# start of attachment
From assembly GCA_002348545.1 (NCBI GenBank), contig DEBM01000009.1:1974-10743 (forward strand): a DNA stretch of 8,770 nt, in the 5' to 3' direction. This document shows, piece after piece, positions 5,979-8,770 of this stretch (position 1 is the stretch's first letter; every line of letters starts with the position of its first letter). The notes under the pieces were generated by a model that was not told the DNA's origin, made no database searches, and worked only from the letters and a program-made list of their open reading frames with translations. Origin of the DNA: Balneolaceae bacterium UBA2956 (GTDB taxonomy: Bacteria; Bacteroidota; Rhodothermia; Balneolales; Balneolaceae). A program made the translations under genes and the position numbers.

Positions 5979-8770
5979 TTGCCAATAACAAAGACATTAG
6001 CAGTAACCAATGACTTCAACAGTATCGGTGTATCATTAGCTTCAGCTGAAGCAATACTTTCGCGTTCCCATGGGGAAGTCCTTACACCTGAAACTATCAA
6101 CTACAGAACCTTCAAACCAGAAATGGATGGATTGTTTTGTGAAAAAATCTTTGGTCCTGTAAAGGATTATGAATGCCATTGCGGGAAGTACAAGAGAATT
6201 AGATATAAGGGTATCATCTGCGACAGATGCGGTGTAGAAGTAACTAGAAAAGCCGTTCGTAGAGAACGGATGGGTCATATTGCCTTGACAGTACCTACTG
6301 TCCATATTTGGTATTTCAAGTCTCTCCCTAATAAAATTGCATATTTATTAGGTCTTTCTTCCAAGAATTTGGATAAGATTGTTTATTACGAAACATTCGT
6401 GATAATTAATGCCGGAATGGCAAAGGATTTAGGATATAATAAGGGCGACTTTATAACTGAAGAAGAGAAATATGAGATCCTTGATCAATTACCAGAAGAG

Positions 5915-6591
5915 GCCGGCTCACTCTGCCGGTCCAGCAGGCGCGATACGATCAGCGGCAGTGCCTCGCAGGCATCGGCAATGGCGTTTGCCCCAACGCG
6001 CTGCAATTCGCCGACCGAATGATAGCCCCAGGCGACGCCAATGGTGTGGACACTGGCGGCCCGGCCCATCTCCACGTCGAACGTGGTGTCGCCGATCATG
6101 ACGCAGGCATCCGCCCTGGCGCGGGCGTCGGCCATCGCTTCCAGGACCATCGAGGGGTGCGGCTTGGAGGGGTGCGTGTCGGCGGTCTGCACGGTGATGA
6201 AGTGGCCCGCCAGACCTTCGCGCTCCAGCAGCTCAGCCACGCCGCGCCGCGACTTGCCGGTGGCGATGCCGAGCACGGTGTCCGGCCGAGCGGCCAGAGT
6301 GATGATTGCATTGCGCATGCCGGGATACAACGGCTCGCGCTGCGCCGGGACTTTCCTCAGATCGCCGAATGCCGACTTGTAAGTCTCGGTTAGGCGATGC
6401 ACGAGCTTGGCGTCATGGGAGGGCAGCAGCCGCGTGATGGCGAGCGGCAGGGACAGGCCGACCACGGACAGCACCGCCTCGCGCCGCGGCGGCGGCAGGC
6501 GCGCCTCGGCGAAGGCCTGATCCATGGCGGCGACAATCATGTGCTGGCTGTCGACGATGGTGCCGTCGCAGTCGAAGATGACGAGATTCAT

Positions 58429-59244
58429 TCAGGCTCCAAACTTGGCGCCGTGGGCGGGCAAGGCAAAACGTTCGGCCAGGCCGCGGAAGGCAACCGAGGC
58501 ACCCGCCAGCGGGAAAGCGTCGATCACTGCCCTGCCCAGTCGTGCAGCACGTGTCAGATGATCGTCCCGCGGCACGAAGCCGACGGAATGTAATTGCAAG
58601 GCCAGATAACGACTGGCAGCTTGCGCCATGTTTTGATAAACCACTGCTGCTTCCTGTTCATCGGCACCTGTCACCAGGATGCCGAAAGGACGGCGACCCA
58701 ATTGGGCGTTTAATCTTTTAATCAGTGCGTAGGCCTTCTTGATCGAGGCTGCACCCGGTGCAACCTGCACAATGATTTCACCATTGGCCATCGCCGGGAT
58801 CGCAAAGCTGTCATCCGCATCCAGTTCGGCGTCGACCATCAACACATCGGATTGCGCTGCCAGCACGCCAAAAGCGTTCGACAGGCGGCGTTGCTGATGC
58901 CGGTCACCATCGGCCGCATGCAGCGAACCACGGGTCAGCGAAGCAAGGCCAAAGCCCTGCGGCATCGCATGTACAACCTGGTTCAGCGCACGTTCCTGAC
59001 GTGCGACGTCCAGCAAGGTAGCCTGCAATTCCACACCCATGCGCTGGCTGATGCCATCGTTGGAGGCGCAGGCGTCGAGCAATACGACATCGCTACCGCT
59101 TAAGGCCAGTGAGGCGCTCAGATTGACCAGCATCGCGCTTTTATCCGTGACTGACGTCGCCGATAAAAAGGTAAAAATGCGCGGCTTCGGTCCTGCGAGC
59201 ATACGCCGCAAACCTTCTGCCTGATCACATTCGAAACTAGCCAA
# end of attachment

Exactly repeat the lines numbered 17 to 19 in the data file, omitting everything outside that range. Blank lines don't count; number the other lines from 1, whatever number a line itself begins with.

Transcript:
Positions 58429-59244
58429 TCAGGCTCCAAACTTGGCGCCGTGGGCGGGCAAGGCAAAACGTTCGGCCAGGCCGCGGAAGGCAACCGAGGC
58501 ACCCGCCAGCGGGAAAGCGTCGATCACTGCCCTGCCCAGTCGTGCAGCACGTGTCAGATGATCGTCCCGCGGCACGAAGCCGACGGAATGTAATTGCAAG